How To: Install Trim Like a Pro
By The Craftsman on Feb 25, 2013
Installing trim properly requires an eye for detail and a few specific tools and techniques. The best historic trim and moldings were installed in a seamless way called “coping” that hides joints while still allowing for the house to move and settle with the decades. A coped joint is a big part of the installation, and I’ll show you how to achieve this joint and give you a few other tips to help your trim installation go perfectly.
The Right Stuff
If you don’t have the right materials, then you’re defeated from the start, so get the best materials you can afford. I recommend real wood trim for its strength and workability. It is also much more resistant to water and moisture issues than MDF (medium density fiberboard). You can find pre-primed trim and moldings at your local big box store or lumber yard, or if you just need basic 1x lumber, that is available too.
For most carpenters, poplar is the go-to choice for wood trim that will be painted, because it holds paint so well and is relatively inexpensive. Select Pine is another good choice that I use, because it is often less expensive than poplar. Whichever you choose, just make sure it is a relatively clear-grained wood (no knots or flaws).
Stanley Coping Saw
You’ll also need a coping saw. This inexpensive little saw is extremely flexible, so it can make the tight little turns necessary for coping. It also has a unique D-shape that allows it to fit around the piece of trim you are working on. You’ll need to have one of these before you start.
When you have an outside corner on trim, you break out your mitre saw and cut the two pieces at a 45°. If your walls are square and your floors are level, you put the two pieces up and nail them in place. So you would think that doing the same thing, only in reverse, would work for an inside corner. Nay, nay!
Inside corners are notoriously difficult to get a clean joint without using a coped joint. And once you learn to do this it will make your trim work faster and the joints will be much less noticeable.
* For visual learners, there are photos at the bottom of the post of the important steps.
1. Lay Out the Room. You want a coped joint to hide as best as possible. In order to do this, you should set your layout from the perspective of how occupants will view the room. In each coped joint there are two sides—one side is cut flush and the other is coped to fit over the un-coped piece. You want the un-coped piece to be on the walls that are viewed straight-on. The coped sides belong on the side walls. This isn’t a make-or-break step, but this is what the pros do, and it doesn’t take that much more work to figure this out first.
2. Install the Un-Coped Side First. Cut this piece straight and install it flat on the wall. No mitres necessary. Just straight cuts on both ends with the ends butting up against the opposing walls.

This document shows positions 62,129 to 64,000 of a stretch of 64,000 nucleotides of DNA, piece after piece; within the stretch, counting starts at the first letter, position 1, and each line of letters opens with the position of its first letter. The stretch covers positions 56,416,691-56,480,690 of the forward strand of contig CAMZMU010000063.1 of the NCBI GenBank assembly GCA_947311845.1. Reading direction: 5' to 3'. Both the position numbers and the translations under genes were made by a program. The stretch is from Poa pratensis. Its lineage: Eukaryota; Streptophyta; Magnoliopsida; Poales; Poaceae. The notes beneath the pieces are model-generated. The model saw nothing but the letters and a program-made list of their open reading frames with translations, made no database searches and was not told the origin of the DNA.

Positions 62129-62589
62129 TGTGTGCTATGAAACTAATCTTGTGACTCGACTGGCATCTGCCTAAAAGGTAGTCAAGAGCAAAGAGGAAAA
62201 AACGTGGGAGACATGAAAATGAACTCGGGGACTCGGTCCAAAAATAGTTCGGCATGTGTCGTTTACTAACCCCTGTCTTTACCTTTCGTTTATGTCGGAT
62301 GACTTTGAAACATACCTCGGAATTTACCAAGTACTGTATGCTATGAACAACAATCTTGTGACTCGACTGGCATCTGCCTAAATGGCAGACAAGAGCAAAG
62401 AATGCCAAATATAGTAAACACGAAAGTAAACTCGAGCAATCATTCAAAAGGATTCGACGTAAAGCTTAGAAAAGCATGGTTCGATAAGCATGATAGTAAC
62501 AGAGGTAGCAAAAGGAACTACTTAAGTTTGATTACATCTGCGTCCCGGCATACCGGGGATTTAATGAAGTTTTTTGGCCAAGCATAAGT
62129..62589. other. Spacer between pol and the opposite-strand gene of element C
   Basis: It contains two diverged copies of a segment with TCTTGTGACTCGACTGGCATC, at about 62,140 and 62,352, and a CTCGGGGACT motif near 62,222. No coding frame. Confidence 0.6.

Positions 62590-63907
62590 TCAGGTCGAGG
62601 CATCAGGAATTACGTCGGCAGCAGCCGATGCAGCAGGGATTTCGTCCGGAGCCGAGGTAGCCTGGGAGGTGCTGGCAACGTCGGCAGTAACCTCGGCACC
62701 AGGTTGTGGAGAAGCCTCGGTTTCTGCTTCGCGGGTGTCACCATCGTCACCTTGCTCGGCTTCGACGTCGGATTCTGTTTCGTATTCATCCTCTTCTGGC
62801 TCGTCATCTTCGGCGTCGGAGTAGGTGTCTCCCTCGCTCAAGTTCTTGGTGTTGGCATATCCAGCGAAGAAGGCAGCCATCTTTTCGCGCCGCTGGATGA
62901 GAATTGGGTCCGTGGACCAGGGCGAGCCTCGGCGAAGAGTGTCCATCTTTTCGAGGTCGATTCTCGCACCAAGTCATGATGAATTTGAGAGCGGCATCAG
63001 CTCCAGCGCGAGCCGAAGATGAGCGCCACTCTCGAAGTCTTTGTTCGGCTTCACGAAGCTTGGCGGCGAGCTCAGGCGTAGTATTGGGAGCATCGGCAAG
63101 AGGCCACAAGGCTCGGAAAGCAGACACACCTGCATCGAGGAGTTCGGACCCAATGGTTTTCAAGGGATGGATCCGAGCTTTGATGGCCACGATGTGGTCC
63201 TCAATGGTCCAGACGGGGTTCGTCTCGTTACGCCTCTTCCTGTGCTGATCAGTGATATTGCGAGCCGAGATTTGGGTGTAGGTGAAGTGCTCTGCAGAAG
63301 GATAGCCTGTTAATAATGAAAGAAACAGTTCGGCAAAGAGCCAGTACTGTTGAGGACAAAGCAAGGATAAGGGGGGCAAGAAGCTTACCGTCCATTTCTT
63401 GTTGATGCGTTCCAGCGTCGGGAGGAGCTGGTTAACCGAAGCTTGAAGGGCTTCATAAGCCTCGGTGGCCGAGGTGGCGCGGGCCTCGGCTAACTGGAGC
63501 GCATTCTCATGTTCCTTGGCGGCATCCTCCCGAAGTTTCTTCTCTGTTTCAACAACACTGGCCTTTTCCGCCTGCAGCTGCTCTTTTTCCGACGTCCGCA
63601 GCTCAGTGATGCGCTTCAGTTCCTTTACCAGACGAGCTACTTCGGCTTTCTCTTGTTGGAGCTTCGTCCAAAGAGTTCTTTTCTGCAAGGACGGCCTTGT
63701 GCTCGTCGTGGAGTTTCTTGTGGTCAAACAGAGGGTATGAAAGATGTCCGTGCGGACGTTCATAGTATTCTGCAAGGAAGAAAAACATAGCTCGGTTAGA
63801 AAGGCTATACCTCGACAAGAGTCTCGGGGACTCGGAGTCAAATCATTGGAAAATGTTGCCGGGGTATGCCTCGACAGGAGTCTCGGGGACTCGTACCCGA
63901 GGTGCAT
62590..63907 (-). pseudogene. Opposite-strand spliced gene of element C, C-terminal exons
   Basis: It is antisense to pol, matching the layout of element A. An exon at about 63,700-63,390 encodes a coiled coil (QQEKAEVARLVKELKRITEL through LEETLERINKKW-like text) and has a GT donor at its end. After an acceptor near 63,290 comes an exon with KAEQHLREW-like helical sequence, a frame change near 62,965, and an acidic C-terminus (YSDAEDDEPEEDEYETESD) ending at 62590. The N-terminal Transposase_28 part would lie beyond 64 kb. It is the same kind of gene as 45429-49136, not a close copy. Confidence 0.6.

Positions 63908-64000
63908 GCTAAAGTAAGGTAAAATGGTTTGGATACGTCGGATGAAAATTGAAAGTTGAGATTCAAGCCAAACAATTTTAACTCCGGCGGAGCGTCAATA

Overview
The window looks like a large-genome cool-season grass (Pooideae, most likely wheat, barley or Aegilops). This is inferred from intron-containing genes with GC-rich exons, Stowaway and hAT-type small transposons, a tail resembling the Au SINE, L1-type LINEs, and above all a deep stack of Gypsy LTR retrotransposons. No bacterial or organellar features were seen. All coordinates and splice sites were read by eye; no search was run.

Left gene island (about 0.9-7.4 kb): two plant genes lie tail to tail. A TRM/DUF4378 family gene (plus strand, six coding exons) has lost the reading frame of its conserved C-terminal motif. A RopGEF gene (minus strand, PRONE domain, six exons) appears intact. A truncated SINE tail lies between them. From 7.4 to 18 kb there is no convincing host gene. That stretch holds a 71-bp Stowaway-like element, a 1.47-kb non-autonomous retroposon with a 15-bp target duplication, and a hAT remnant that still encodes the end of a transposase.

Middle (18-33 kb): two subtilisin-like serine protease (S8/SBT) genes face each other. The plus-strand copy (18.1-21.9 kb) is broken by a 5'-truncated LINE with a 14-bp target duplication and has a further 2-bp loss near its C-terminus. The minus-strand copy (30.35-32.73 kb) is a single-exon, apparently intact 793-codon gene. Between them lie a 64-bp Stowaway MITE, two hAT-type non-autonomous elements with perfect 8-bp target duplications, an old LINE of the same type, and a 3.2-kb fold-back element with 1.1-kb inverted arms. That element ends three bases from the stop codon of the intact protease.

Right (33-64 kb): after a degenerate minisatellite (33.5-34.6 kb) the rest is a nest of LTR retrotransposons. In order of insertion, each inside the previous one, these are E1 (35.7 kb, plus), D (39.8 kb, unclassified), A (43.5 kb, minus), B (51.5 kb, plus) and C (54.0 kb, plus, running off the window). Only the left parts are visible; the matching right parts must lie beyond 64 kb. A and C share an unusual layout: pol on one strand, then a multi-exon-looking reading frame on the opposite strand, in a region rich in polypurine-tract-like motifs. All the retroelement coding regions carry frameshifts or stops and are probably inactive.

3. Cut the Cope Reveal. Take the piece of trim that is going to be coped to the piece that you just installed and cut a 45° mitre on the face of the trim (like the picture shown below). This will reveal the profile that you need to cope.
4. Cut the Cope. Take your coping saw and trim along the profile you just revealed. You’ll want to back-cut the cope about 45° as well. This allows the piece of trim to fit snugly on top of its mate. Depending on how complex the profile is on your trim, this may be easy or difficult. It may require several different cuts from different angles to get everything trimmed off. In this example, I made one cut for the top of this window stop and then came around to finish the cope from the bottom.
5. Clean the Cope You may or may not have trimmed it perfectly. In fact it’s usually better to leave a little more material than you need. That way you can come back and clean up the remaining material with a file or rasp.
6. Fit the Cope. Once you’ve got your cope cut and cleaned, it’s time to see how you did. Fit it onto the un-coped piece and check what areas may need to be trimmed down a little bit more to get a clean fit. Remember, it’s always easier to remove less material than to remove too much. You can’t really put the wood back, can you?
7. Nail It Up. Once you’ve got it cleaned up, you can cut the other side of the piece to length and nail it in place. Depending on how you have chosen to lay out your room, the other side may need to be cut straight to be the un-coped portion of the next joint, or it may need to be coped as well. Just pay attention to which one it is so you cut it the right length.
Finishing the Right Way
Once the trim is up, the hard part is over! There are just a few more things you need to do before it’s ready to show off.
- Countersink any nail heads that aren’t buried below the surface.
- Fill joints and nail holes with painter's putty.
- Prime any bare wood with an oil-based primer. Learn how to paint with oil-based paints
- After the primer has dried, sand it smooth.
- Paint with two coats of quality enamel paint (My preferred trim paint is Sherwin Williams ProClassic Acrylic Alkyd (and they don’t pay me to say that!).
There you have it: perfectly coped joints that will stay hidden for decades! A coped joint is a telltale sign of a professional job and a feature you definitely want on your trim.blog comments powered by Disqus